meet timothy

13 June 2018

Our 6th annual Pennsylvania Golf Outing is about 6 weeks away - Friday July 27th!
We are honoring heart warrior Timothy Wooldridge and family from Bellevue, Pennsylvania.
Please visit our website to register!
Or email to sponsor or support this event!

Meet Timothy....
Timothy Wooldridge was diagnosed prenatally with a severe congenital heart defect called Hypoplastic Left Heart Syndrome. It was an incredibly scary time for our family. I was put on bed rest at 30 weeks because of my risks for pre-term labor and his heart defect made it more important than ever for him to be born full term. At 37 weeks Timmy was born and was immediately transferred to the CICU at Children’s Hospital of Pittsburgh. It would be three days before I could be reunited with him and then he had his first open heart surgery, the Norwood procedure, at only four days old.

The first three months of his life were spent between the step down cardiac unit and the CICU and he had a tracheostomy and g-tube and nissen surgery in that time. At three months old Timmy had his second open heart surgery, the Glenn procedure. The hope was that his heart function would improve after this surgery and that he would be able to come home for the first time. This was not the case, however, and he became sicker and sicker. Our family had prepared for the prospect of spending three to four months in the hospital, but after being maxed out on three different heart medications, being put on a fourth IV heart medication, and maxed out on diuretics we knew that a heart transplant was his only way home.

This time in our lives was incredibly difficult. Timothy is the youngest of three and his older siblings had to go through many days and nights without one or both of their parents. For a time there was no end in sight, which is why the day we received the call that a heart was being offered was the most surreal day of my life. Receiving the gift of life was only the start of the next chapter in our family. There were still repairs to our home and supplies we needed to purchase to make it safe for Timmy to come home for the very first time when he was nine months old. Keeping Timmy healthy and out of the hospital as much as we can is a daunting task and requires constant vigilance and keeping supplies that insurance does not cover in stock at home and keeping up with the repairs that come with living in an old house.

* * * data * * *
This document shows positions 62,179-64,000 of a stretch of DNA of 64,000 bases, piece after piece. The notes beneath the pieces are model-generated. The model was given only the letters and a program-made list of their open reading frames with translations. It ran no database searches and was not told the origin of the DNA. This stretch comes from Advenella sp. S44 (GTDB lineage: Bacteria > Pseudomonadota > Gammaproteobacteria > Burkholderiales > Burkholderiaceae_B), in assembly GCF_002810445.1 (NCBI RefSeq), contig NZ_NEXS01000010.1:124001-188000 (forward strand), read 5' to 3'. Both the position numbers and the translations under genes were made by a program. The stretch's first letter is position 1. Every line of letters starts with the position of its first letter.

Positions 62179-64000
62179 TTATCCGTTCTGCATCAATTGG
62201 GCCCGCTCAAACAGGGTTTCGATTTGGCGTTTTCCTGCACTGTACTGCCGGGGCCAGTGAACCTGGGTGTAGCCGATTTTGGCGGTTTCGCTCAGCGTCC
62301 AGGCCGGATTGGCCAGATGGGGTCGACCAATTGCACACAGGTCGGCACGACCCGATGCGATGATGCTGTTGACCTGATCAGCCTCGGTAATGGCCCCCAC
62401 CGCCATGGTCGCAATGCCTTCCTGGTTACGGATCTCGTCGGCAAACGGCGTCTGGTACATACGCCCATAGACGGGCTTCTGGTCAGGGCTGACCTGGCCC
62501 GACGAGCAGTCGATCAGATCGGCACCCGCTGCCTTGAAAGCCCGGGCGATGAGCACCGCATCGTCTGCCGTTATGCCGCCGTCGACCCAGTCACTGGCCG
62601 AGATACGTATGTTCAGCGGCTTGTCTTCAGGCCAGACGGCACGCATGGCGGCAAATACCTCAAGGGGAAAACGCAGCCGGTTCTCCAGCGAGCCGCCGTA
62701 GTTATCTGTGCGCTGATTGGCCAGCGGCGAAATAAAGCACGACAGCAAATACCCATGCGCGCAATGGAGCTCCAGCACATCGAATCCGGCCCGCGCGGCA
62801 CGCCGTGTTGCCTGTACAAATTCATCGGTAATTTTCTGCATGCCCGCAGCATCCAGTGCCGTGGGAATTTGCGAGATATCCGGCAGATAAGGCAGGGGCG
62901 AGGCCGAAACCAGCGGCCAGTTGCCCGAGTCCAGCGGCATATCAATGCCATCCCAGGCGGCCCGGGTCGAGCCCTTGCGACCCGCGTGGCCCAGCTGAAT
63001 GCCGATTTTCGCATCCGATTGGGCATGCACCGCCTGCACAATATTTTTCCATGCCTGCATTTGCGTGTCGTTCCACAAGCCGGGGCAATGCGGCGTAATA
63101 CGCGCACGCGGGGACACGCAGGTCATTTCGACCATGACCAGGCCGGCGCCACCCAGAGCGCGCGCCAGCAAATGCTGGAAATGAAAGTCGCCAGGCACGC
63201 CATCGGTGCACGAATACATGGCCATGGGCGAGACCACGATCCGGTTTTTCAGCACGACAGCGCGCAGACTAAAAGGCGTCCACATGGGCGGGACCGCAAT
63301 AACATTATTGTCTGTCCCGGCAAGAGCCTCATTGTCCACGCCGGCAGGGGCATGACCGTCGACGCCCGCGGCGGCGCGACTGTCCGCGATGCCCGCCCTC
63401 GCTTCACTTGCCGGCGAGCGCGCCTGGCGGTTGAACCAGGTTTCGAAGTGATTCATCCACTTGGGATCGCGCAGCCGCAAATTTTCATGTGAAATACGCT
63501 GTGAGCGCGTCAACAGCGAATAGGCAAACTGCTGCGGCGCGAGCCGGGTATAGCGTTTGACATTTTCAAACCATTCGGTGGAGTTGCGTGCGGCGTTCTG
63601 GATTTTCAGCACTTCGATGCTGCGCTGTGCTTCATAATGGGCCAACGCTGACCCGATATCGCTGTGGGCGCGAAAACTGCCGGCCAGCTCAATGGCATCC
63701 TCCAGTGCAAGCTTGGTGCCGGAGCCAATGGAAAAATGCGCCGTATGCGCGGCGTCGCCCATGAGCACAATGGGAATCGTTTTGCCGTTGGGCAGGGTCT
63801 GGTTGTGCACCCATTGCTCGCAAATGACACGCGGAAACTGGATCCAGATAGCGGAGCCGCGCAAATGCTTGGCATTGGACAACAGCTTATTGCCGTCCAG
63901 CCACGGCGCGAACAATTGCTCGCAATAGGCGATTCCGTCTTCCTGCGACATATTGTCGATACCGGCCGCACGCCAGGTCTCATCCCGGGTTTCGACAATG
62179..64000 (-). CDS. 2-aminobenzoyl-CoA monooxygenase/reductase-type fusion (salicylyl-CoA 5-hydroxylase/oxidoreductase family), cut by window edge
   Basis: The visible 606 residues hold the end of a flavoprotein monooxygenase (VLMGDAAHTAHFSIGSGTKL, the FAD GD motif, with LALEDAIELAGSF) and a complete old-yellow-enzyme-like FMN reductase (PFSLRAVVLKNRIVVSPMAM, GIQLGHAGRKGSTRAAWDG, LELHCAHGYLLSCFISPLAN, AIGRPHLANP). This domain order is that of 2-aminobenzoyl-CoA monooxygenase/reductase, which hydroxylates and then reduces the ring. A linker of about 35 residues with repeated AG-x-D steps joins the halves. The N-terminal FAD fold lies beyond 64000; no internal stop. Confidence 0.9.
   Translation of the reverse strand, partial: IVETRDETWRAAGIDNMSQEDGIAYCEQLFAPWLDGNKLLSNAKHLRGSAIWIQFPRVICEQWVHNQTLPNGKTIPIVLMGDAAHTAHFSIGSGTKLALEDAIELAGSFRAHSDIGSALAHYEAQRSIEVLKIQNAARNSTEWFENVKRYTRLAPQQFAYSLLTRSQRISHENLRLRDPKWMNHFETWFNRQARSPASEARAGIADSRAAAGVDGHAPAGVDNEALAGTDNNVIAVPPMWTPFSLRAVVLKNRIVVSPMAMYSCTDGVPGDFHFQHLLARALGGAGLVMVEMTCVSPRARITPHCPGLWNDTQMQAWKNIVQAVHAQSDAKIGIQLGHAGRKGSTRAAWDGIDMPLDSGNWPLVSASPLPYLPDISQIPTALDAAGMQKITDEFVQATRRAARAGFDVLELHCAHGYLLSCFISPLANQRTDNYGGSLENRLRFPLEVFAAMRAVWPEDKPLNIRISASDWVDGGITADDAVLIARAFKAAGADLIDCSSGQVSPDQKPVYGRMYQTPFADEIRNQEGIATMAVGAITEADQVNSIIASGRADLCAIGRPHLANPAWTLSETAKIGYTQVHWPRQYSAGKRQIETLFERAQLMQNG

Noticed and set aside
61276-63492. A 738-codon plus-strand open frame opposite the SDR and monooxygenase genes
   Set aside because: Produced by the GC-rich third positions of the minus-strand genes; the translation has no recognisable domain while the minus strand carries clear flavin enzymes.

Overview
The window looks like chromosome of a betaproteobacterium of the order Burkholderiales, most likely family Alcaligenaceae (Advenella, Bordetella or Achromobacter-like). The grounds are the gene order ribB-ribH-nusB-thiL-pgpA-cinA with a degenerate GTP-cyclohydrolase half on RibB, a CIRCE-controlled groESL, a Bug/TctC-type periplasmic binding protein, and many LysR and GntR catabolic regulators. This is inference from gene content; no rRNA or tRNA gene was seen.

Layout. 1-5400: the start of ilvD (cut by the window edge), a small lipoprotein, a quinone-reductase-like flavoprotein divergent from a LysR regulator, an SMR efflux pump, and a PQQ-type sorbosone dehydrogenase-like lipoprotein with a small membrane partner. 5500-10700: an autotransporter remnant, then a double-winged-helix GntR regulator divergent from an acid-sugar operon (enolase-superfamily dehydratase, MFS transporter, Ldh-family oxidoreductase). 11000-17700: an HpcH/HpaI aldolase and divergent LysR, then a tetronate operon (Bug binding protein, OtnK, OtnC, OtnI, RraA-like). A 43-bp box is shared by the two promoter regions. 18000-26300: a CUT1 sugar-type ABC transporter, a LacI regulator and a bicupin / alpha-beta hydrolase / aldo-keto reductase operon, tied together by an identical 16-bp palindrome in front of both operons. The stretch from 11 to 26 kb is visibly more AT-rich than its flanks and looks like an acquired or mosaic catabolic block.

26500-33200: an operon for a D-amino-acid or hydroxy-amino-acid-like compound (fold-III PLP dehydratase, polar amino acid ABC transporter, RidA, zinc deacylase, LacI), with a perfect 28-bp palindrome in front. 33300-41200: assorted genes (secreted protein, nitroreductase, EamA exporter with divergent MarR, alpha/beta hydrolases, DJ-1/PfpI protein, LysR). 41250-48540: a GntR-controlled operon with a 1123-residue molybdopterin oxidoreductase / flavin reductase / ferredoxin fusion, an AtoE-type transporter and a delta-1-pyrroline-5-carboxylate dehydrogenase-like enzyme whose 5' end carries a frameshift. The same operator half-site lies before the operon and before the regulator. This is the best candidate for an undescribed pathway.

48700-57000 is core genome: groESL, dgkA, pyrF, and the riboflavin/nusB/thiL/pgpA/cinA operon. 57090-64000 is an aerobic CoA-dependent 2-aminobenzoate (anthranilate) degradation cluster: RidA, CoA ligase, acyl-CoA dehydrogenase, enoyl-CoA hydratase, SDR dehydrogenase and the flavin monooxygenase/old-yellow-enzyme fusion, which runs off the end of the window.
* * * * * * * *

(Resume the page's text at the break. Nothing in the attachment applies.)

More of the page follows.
how many kids do you have?

11 May 2018

The most common small talk question I am asked as a mother is...
‘How many children do you have?’

Easy enough to answer, right? Not in my world...

This question often haunts the bereaved mother in more ways than one can imagine.

I remember the first time someone asked me that after Hayden died. I was photographing a family for their Christmas card and in walking from one spot to the next, the mother asked me how many kids I have. I stumbled – and in a blip, my thoughts ping-ponged – I instinctively wanted to answer ‘two’ – but figured the next question would be ‘how old are they’ and my mind quickly went to the reaction the mother would give when I told her I had two, and that one of them had died just a few months ago. I knew if I said that, the entire mood of the session would change and I would spend the next 30 minutes telling her it was ok, or watching her fight back tears, or have it go in a completely different direction with her saying inappropriate gestures in attempts to make me feel better - ’Well at least you have other children’, or ‘he’s in a better place’ etc. But either way, I knew the happy easy feeling of the afternoon would take a drastic turn if I were honest. And so I said ‘I have one child’. She then asked how old, and I sheepishly answered ‘he’s 3’.